CELEBRATE! Profile: Alice Perseval
An international business major explores the impact of a brand's national origin, in this case brands from France, on the brand perceptions of customers.
CELEBRATE! Week offers an annual opportunity to highlight the academic and artistic achievements of Elon students and faculty. Each day this week, we'll be putting the spotlight on a student scholar's research — what they are seeking to find out, and who they became interested in their project.
Name: Alice Perseval
Area of study: Marketing
Major: International Business (International student from France, dual-degree program)
Faculty mentor: Lawrence L. Garber Jr., associate professor of marketing
Title of research: Country-of-Origin Effects: The Case of France
Country-of-origin (COO) effect is defined as the impact of a brand’s national origin on customers’ brand perceptions. Research and a perusal of actual practice shows that marketers use various means to convey COO, hoping to benefit from positive stereotypes of some particular country (Aichner, 2014). Some common examples of effective use of COO in the promotion of brands in the U.S. include German cars, French wines and Swiss watches.
Though there has been a great deal written about COO effects in general, there is less research examining effects related to individual countries including France. Anecdotally, French COO has proven to be widely used by brands to signal quality, hoping it might affect the consumers’ likelihood of purchase. Also, the different strategies to convey COO have been conceptually defined in previous research but not empirically tested (Aichner, 2014). Therefore, it is my purpose to empirically examine two of the strategies listed – text and visual imagery – with respect to France as the country-of-origin. Does the American consumer perceive products differently when the country-of-origin is conveyed on the packaging, and by the manner in which it is conveyed?
More fundamentally, this research also extends the examination of the relative strength of effect of a message when conveyed by pictures, or visuals, relative to when that same message is conveyed by words, to a new context, by examining their relative effect when used to convey French COO in the design of the fronts of commercial packages. Prior research, consistent with common belief, indicate that pictures generally elicit stronger responses from those exposed than do words. Will this outcome hold true in the context of consumers in the store, exposed to package fronts?
Explanation of study:
Experimental participants solicited by means of Amazon Mechanical Turk were asked to evaluate two new lines of French products being introduced into the United States, one an invented brand of cheese, the other an invented brand of candle, each represented by their package fronts and a short description. On each package, reference is made to France as COO, either in text (e.g., the word “Paris”) or visually (e.g., a drawing of the Eiffel Tower). The product categories were chosen carefully to represent respective levels of inherent association with French culture, certain kinds of cheese very much so, candles not so much. Consumer response to the brands was measured at three levels: perception, liking and choice.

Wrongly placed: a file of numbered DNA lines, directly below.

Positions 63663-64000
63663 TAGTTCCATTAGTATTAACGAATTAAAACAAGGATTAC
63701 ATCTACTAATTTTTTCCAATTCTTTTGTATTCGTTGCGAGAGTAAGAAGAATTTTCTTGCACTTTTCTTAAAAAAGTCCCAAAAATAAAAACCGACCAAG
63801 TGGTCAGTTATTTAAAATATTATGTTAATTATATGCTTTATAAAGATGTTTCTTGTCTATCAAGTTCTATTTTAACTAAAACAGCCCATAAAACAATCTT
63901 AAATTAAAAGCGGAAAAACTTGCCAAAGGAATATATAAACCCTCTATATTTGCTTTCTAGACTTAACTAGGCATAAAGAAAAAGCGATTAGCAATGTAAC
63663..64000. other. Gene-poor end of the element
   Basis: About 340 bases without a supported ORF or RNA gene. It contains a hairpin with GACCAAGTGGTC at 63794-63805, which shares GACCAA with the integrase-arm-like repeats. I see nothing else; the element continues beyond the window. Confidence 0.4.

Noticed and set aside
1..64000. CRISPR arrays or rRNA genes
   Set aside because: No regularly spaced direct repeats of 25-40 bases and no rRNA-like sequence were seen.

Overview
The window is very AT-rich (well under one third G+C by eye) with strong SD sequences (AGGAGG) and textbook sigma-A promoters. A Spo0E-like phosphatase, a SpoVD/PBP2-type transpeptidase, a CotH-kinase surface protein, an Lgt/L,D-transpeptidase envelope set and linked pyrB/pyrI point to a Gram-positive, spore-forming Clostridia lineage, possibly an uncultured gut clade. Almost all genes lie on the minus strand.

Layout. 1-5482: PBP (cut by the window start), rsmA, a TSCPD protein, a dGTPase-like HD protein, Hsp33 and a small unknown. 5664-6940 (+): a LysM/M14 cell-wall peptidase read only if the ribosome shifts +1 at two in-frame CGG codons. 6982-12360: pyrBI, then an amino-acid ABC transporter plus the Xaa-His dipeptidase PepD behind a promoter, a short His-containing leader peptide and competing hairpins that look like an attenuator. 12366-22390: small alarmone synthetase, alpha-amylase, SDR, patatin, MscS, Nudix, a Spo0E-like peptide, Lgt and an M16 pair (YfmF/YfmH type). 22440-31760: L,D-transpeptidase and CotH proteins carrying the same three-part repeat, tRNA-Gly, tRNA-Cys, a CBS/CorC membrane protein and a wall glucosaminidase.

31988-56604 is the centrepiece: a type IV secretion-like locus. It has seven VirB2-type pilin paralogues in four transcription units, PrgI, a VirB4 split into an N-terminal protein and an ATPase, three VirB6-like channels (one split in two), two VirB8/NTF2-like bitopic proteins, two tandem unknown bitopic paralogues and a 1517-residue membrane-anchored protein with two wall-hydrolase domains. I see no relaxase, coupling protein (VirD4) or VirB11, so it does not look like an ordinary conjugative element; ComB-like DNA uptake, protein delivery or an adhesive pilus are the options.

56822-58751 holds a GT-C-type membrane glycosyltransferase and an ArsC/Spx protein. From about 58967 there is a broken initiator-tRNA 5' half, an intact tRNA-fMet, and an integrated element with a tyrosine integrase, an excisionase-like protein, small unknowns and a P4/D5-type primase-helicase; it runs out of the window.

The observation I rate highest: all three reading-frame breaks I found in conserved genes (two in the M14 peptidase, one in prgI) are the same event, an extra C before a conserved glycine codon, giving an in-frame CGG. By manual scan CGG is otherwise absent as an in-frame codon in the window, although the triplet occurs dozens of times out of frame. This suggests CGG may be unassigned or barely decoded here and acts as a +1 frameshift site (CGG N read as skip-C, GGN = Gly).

Results indicate that the means of conveyance of COO do have a differential effect on brand evaluation, though, in this context, results are the reverse of what was expected, and contrary to prior findings. The mean ratings of both brands, on all three levels of measurement, were consistently greater when COO was conveyed by words rather than pictures. Strength of effect is greater for those who are younger, for those who are more educated, and, surprisingly, for those who tend toward ethnocentrism. There was no significant effect by gender. The inherent association of a brand to COO had no significant effect. Theoretical and managerial implications are to be discussed.
In other words:
This research aims at examining if the manner by which French country-of-origin is conveyed on a package matters. Specifically, it tests the effects on consumers’ perception when COO is conveyed using images related to France, or the French language.
What made this research interesting to you? How did you get started?
I am part of the Business School’s dual-degree program, I started studying at NEOMA Business School in France (where I am originally from) for two years and finished the last two years of my bachelor’s degree at Elon. When traveling and especially going shopping in different countries, I was always amazed by how brands – cosmetics, food, clothing and more, - use the positive stereotypes associated with France to sell their products. I always wondered what the reasoning behind it was. I learned later when starting to work on my research with my advisor that this was part of a broader and intensively studied area in marketing called country-of-origin effects.
I also realized products in the United States displayed images of the Eiffel Tower, but also French words, which, in my opinion, was a surprising choice as some US consumers may not know the language. This brought me to my research topic, which was to find out whether the use of images or words representing French COO would have a differential effect on consumers’ perceptions.
How has undergraduate research contributed to your experience at Elon?
At first, writing a thesis was part of a requirement from my university in France, in order to graduate, but it became a very rich learning experience. I got to learn a lot from my advisor on how to conduct marketing research, gather and analyze primary data, write a publishable paper, and more. I will definitely use the new knowledge I have acquired for future marketing jobs or when I start to pursue a master’s degree.